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Facade operability shapes the corner gateway to Cremorne precinct

In what is a growing workplace precinct, Fieldwork has wrapped a distinctive skin of operable screens around this office block.

Facade operability shapes the corner gateway to Cremorne precinct

Architecture can often be best understood, and appraised, by a ‘but for’ test: what might have been there but for the realised design? What were the other options? What would the path of least resistance have been?

At 9 Cremorne in Melbourne, the answer might have been a bog-standard ‘glass box’ office. By developing an innovative facade using custom-designed aluminium mesh, however, Fieldwork has taken an altogether more thoughtful approach.

“The anodised facade creates an ephemeral effect – a shifting curtain backdrop to the heritage experience at ground level, with a beautiful translucency at night,” says Quino Holland, Co-Director of Fieldwork.   

The ‘second skin’ is made up of operable screens designed to work with the changeable Melbourne climate. Constructed from bespoke, expanded aluminium mesh, this skin is designed to reduce heat load and glare. Users are able to customise and adapt the building envelope in response to sunlight, natural ventilation, views, glare and temperature. 

The approach means that the building can employ a full-height, slab-to-slab glass facade without the associated climatic difficulties. The harsh northern and western sun, for example, can be shaded when necessary, all the while maintaining some visibility through the mesh.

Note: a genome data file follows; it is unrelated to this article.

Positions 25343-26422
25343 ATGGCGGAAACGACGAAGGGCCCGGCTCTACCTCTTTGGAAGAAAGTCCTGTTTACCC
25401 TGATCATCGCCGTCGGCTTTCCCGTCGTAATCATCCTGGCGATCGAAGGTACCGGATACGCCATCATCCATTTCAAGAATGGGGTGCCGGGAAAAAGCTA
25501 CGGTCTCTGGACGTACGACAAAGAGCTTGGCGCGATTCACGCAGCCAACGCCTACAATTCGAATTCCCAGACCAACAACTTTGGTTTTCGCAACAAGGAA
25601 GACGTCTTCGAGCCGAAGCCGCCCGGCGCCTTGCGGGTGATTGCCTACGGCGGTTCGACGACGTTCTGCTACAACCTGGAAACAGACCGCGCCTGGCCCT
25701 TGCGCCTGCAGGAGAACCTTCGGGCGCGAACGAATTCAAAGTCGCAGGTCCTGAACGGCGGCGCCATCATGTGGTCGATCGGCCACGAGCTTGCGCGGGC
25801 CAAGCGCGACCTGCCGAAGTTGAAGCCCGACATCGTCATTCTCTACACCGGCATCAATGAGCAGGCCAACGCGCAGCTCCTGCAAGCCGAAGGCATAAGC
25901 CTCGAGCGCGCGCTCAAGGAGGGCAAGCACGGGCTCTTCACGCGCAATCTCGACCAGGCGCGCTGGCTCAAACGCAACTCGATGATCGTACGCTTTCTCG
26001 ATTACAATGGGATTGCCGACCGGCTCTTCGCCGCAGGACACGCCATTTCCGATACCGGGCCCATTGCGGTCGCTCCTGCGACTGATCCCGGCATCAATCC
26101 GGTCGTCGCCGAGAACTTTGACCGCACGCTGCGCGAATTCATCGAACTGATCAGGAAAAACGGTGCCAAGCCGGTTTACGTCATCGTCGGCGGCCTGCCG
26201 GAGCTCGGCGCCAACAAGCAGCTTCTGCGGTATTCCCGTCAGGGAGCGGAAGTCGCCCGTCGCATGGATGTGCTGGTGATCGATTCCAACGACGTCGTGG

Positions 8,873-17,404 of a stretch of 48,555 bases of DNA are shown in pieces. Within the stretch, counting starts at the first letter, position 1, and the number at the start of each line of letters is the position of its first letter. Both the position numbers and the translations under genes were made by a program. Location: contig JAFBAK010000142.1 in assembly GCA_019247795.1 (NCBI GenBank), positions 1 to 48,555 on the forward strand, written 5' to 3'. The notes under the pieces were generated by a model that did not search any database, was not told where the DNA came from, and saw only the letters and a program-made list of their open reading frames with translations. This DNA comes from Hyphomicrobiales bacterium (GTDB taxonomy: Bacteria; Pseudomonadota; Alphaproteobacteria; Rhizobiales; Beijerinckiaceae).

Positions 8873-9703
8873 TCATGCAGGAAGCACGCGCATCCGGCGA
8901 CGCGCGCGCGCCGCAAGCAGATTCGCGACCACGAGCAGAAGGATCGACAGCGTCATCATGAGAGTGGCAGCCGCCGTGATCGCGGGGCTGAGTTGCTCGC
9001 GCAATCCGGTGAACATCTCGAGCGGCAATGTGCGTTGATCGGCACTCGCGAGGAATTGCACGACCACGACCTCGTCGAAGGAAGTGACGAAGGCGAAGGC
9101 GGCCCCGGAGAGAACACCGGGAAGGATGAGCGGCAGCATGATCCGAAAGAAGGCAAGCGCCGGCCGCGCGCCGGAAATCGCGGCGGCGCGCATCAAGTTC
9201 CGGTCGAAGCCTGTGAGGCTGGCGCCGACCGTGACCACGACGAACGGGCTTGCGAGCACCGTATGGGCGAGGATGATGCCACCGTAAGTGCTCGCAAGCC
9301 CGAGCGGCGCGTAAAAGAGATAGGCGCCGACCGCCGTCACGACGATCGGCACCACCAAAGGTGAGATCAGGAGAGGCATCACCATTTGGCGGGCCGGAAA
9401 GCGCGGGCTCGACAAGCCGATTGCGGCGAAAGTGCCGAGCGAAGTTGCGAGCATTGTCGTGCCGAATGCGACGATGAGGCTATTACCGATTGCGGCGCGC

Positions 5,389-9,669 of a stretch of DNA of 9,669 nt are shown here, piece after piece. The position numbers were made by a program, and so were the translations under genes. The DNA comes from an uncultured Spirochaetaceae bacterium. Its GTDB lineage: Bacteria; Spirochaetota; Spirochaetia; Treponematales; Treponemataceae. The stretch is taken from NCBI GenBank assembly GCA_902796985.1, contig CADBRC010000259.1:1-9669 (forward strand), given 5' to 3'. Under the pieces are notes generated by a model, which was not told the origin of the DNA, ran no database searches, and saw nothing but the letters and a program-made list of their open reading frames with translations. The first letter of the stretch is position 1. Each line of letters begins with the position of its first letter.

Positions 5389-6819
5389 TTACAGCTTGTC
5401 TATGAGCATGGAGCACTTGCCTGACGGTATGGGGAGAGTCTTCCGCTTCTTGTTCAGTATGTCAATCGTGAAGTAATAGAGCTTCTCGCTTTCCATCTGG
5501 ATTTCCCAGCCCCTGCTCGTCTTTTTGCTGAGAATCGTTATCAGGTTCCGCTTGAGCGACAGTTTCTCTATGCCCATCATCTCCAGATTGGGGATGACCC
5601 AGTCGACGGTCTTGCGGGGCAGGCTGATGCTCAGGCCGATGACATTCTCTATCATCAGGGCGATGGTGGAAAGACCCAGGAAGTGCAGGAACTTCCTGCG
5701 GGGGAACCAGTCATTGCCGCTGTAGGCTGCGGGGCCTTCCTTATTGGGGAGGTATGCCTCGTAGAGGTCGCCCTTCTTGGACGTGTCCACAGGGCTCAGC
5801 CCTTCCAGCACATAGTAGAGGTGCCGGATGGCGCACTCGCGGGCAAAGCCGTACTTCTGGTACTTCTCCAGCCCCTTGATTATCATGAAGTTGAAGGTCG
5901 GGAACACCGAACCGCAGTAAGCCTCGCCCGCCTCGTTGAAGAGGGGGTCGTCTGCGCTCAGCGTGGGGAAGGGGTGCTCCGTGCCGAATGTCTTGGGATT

Internally, the glazing contains manually operable louvres that can be customised independently of the screens, “allowing each floor to purge heat at the end of the day and cross ventilate when a cool change arrives,” as Holland explains.

Related: Encore Cremorne also by Fieldwork

With the focus on operability, the form itself remains rectilinear. It also maintains a slight but important distance from the heritage aspects of the original building, whose more significant western facade has been restored in consultation with Bruce Raworth Heritage. Elsewhere, the simpler northern facade was structurally unsound so the designers chose to demolish and rebuild using refurbished steel windows and original brick.

On the level of detailing, Fieldwork has used red mortar with a raked joint to express differences between the original and rebuilt sections of brickwork, while an existing downpipe recess is reworked as a shadow gap. “We wanted to show, to the keen eye, the division of original and reconstructed architecture,” explains Holland. 

Landscaped terraces add some much-needed greenery, while a rooftop entertainment space caters to a community atmosphere. The building achieves a 5-star Greenstar rating, with water storage and filtration provided on-site as well as solar photovoltaic panels on the roof and digital displays to track water and energy use.


Peter Clarke

More Melbourne workplace design: Industry Lanes by Architectus

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